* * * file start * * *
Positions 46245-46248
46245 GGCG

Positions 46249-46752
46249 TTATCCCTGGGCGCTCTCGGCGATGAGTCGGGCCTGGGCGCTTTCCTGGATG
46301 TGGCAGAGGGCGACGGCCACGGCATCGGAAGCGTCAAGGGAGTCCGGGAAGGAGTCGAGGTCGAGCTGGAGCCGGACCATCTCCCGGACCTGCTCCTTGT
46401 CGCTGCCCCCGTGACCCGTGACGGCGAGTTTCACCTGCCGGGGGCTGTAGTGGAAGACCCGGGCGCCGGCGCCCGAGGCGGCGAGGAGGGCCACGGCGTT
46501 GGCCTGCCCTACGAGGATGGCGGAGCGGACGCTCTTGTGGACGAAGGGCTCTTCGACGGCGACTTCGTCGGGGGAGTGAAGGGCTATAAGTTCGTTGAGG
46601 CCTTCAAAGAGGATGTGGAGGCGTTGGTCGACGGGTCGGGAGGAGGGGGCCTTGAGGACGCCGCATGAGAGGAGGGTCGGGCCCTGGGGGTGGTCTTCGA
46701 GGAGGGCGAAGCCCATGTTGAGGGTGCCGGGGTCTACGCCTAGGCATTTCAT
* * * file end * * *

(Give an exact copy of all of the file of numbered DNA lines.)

Positions 46245-46248
46245 GGCG

Positions 46249-46752
46249 TTATCCCTGGGCGCTCTCGGCGATGAGTCGGGCCTGGGCGCTTTCCTGGATG
46301 TGGCAGAGGGCGACGGCCACGGCATCGGAAGCGTCAAGGGAGTCCGGGAAGGAGTCGAGGTCGAGCTGGAGCCGGACCATCTCCCGGACCTGCTCCTTGT
46401 CGCTGCCCCCGTGACCCGTGACGGCGAGTTTCACCTGCCGGGGGCTGTAGTGGAAGACCCGGGCGCCGGCGCCCGAGGCGGCGAGGAGGGCCACGGCGTT
46501 GGCCTGCCCTACGAGGATGGCGGAGCGGACGCTCTTGTGGACGAAGGGCTCTTCGACGGCGACTTCGTCGGGGGAGTGAAGGGCTATAAGTTCGTTGAGG
46601 CCTTCAAAGAGGATGTGGAGGCGTTGGTCGACGGGTCGGGAGGAGGGGGCCTTGAGGACGCCGCATGAGAGGAGGGTCGGGCCCTGGGGGTGGTCTTCGA
46701 GGAGGGCGAAGCCCATGTTGAGGGTGCCGGGGTCTACGCCTAGGCATTTCAT